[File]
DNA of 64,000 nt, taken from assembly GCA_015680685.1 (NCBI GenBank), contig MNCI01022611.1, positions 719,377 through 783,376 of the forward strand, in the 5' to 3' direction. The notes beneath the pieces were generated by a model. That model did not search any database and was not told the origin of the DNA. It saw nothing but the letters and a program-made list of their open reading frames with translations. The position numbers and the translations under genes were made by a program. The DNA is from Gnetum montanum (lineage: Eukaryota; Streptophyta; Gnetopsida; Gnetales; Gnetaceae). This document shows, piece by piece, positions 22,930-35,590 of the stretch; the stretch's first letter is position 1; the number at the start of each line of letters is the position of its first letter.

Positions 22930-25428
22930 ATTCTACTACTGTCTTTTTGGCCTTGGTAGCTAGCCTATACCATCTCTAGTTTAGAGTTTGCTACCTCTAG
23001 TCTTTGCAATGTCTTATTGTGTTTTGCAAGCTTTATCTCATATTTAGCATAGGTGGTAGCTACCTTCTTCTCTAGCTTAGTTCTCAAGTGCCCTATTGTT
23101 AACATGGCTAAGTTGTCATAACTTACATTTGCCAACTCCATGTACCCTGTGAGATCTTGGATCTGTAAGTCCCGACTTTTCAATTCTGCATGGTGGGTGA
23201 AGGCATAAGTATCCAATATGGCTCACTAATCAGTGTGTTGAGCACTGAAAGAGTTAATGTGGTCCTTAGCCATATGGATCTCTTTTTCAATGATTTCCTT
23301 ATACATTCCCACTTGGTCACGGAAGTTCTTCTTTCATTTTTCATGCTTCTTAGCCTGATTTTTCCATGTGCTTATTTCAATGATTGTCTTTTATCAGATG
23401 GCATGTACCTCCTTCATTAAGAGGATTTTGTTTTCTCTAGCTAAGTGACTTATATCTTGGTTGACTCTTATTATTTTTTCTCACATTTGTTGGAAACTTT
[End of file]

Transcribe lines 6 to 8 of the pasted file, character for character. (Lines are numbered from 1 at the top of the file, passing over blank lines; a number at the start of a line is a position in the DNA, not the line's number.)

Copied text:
23201 AGGCATAAGTATCCAATATGGCTCACTAATCAGTGTGTTGAGCACTGAAAGAGTTAATGTGGTCCTTAGCCATATGGATCTCTTTTTCAATGATTTCCTT
23301 ATACATTCCCACTTGGTCACGGAAGTTCTTCTTTCATTTTTCATGCTTCTTAGCCTGATTTTTCCATGTGCTTATTTCAATGATTGTCTTTTATCAGATG
23401 GCATGTACCTCCTTCATTAAGAGGATTTTGTTTTCTCTAGCTAAGTGACTTATATCTTGGTTGACTCTTATTATTTTTTCTCACATTTGTTGGAAACTTT